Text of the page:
U.S. House Republicans want answers on VW settlements

November 1, 2016 2:44 PM EDT

A Volkswagen (VW) logo covered with dust is seen at a car in Grafenwoehr, Germany, October 26, 2016. REUTERS/Michaela Rehle


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By David Shepardson

WASHINGTON (Reuters) - Two senior U.S. House Republicans on Tuesday asked environmental regulators to answer questions about Volkswagen AG's diesel emissions settlements, including disclosing how the government calculated the penalties imposed on VW to offset excess pollution.

In a letter, Representative Fred Upton, who chairs the House Energy and Commerce Committee, and Representative Tim Murphy asked the U.S. Environmental Protection Agency to disclose how much excess pollution VW vehicles sold in the United States since 2009 have emitted. VW has agreed to spend $2.7 billion on efforts to offset the pollution.

The legislators also want information on the requirement that VW spend $2 billion over 10 years on zero-emission vehicle investments. Some electric vehicle-charging firms and others have raised concerns about the impact of the spending on the marketplace.

Volkswagen is ramping up its electric vehicle offerings and the automaker has not sold any diesel vehicles in the U.S. market since late 2015, when it admitted to installing secret software to evade emissions rules. The automaker has said it is uncertain if it will resume diesel sales.

"VW may be able to obtain substantial competitive benefits, if not a monopoly on electric vehicle infrastructure, under the required investments," the letter said. "This is a curious outcome for the settlement of a cheating scandal."

An EPA spokesman said the agency will review and respond to the letter.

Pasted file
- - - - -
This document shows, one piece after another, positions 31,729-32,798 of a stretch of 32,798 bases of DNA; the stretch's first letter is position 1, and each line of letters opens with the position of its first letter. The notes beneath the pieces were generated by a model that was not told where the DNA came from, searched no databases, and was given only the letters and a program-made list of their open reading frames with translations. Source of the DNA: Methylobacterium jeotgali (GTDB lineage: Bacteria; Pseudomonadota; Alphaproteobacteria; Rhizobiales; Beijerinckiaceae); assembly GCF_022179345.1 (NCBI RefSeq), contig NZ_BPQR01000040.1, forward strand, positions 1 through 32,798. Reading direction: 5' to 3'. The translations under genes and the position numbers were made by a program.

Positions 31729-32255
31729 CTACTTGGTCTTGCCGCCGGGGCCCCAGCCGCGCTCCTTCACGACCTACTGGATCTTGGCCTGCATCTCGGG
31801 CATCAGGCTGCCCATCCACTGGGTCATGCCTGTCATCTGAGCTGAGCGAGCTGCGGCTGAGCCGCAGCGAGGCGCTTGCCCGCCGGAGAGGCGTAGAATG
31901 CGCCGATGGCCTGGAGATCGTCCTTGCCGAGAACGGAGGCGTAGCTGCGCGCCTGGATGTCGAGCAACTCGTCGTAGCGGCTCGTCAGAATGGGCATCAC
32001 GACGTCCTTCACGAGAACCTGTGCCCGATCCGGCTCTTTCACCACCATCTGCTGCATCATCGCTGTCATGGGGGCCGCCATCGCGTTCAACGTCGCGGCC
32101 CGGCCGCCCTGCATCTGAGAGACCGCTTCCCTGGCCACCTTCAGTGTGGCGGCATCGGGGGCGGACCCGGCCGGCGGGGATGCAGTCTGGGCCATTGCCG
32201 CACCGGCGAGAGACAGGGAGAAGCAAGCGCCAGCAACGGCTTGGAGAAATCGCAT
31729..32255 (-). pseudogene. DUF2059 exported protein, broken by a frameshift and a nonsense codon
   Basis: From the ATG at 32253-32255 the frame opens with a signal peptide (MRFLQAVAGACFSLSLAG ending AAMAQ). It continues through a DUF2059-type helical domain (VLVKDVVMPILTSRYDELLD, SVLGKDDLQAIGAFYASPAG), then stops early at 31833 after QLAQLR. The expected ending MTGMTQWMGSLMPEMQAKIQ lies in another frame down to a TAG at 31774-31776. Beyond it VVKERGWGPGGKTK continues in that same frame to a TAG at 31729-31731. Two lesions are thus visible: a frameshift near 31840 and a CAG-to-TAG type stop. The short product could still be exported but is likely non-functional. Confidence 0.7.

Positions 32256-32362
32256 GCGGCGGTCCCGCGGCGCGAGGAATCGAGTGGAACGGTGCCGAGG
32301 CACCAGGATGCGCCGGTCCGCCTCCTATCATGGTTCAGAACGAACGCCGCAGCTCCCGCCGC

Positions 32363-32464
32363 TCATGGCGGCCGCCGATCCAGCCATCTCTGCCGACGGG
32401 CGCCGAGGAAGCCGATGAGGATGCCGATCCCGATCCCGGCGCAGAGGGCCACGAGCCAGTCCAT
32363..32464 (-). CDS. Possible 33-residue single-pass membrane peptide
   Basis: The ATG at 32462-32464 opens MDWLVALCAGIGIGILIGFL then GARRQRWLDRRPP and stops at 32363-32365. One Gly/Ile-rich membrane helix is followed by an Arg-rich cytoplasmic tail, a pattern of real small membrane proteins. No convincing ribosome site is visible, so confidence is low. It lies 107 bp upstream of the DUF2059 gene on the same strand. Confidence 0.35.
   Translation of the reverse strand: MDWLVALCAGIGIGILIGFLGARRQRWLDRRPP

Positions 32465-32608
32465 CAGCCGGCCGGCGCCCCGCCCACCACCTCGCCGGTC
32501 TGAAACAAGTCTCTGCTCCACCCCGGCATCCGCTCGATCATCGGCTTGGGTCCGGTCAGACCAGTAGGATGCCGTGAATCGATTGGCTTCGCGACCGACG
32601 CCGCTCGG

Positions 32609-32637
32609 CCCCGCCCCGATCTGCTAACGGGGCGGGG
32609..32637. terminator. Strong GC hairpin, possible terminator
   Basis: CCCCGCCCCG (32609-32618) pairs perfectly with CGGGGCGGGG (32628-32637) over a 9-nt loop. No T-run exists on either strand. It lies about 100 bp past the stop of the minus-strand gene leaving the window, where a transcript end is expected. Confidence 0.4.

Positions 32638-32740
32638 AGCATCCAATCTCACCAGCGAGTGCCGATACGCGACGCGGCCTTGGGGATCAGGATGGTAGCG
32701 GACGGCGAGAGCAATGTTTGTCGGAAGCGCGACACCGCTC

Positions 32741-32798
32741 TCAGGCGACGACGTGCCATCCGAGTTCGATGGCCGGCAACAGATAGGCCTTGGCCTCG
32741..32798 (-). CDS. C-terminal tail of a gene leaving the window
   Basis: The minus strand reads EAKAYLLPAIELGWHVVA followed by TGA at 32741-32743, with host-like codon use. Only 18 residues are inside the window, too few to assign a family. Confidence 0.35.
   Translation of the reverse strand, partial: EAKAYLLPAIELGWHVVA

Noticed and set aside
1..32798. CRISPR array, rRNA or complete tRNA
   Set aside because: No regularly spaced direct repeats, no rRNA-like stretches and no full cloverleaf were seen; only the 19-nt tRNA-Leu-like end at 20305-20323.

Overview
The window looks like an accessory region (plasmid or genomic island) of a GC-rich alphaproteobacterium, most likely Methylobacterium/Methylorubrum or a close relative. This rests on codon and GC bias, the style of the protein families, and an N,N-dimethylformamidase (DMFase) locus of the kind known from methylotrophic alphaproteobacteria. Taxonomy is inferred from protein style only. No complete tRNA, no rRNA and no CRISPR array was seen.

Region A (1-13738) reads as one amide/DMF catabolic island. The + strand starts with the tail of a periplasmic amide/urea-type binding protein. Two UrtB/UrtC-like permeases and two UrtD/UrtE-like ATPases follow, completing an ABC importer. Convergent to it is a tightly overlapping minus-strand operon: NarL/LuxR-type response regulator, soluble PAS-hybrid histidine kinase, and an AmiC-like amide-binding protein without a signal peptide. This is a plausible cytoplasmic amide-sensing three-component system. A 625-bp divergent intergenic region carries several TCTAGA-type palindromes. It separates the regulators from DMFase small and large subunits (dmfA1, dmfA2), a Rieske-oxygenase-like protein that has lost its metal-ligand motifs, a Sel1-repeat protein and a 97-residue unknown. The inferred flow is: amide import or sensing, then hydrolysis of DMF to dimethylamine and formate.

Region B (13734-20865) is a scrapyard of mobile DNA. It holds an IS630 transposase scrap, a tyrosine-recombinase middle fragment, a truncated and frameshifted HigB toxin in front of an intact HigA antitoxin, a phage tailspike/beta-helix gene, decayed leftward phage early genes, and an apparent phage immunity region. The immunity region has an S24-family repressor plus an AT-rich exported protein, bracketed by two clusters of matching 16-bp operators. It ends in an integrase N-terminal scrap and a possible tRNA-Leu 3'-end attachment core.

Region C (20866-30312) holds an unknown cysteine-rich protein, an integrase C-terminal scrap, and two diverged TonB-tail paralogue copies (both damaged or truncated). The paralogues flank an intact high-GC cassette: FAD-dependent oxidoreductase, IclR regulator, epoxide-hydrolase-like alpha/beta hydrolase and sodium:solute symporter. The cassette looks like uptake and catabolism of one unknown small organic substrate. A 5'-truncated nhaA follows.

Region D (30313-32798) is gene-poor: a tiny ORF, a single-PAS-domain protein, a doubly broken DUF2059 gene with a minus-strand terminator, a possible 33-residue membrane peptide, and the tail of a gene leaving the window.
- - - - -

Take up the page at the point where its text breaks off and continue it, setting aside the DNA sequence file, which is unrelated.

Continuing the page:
The EPA has declined to say how much excess pollution it thinks the Volkswagen vehicles will emit or how much excess pollution will be offset under the $2.7 billion program.

Volkswagen spokeswoman Jeannine Ginivan declined to comment on the letter but noted that over the next four months the automaker will submit its zero emission outreach and infrastructure investment plan to state and federal regulators.

In total, the world's second-largest automaker has agreed to spend up to $16.5 billion in connection with the scandal, including payments to dealers, states and attorneys for owners.

Last week, U.S. District Judge Charles Breyer in San Francisco approved Volkswagen's $14.7 billion settlement with owners and regulators.

That agreement includes up to $10.033 billion to buy back as many as 475,000 polluting cars and the $4.7 billion for the zero emission and diesel pollution offset programs.

Volkswagen has also agreed to make up to $1.21 billion in payments to VW dealers and $600 million to 44 U.S. states to address some claims. It still faces billions more in costs to address 85,000 polluting 3.0-liter diesel-powered vehicles and Justice Department fines for violating clean air laws.

Volkswagen has been in talks over how much compensation it may offer owners of the larger 3.0-liter diesel vehicles that emit up to nine times legally allowable emissions and whether it will offer buybacks. It faces a court hearing on Thursday on the issue.

(Reporting by David Shepardson; Editing by Dan Grebler)



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